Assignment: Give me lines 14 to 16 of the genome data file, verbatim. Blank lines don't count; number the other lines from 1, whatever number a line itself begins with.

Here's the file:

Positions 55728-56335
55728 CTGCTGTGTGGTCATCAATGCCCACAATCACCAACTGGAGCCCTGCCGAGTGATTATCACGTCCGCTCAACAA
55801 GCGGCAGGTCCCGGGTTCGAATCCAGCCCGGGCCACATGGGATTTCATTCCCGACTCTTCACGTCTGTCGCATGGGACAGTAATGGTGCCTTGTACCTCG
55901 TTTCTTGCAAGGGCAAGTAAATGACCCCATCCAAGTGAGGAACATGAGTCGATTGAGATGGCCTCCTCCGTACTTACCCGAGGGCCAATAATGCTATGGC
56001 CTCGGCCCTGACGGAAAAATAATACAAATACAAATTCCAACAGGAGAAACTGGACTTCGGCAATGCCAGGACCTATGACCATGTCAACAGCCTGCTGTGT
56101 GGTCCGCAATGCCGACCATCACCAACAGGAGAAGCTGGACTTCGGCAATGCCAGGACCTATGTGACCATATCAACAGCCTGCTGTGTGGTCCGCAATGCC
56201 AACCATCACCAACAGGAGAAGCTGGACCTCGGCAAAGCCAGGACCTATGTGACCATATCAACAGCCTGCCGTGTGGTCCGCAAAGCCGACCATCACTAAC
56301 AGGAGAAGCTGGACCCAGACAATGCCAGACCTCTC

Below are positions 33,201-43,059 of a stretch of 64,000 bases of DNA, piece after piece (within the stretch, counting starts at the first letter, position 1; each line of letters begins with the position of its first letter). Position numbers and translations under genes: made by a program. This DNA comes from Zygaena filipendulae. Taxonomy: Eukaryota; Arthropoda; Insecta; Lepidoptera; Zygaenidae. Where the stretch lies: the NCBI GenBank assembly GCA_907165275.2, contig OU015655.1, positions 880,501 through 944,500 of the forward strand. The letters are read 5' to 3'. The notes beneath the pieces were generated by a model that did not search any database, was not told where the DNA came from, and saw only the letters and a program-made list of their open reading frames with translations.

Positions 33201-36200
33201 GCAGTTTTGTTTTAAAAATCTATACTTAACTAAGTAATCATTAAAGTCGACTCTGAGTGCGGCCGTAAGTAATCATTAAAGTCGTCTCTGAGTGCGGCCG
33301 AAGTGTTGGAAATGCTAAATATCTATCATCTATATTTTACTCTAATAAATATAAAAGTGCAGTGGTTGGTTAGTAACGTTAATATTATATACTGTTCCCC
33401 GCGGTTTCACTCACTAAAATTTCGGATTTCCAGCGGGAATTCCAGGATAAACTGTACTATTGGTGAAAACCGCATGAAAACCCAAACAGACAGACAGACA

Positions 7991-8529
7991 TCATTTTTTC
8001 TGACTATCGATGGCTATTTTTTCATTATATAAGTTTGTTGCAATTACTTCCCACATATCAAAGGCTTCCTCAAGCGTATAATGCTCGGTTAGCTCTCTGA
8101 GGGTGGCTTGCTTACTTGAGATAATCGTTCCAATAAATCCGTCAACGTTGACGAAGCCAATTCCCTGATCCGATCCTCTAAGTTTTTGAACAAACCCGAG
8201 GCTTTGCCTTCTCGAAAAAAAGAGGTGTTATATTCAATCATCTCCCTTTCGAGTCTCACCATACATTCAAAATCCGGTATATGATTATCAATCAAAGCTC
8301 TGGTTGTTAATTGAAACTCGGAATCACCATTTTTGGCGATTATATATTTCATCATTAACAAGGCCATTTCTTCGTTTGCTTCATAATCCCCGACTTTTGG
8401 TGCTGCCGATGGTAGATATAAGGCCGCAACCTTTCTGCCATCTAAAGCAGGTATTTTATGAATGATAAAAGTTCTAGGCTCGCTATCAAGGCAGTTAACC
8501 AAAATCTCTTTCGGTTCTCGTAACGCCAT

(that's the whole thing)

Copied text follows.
Positions 7991-8529
7991 TCATTTTTTC
8001 TGACTATCGATGGCTATTTTTTCATTATATAAGTTTGTTGCAATTACTTCCCACATATCAAAGGCTTCCTCAAGCGTATAATGCTCGGTTAGCTCTCTGA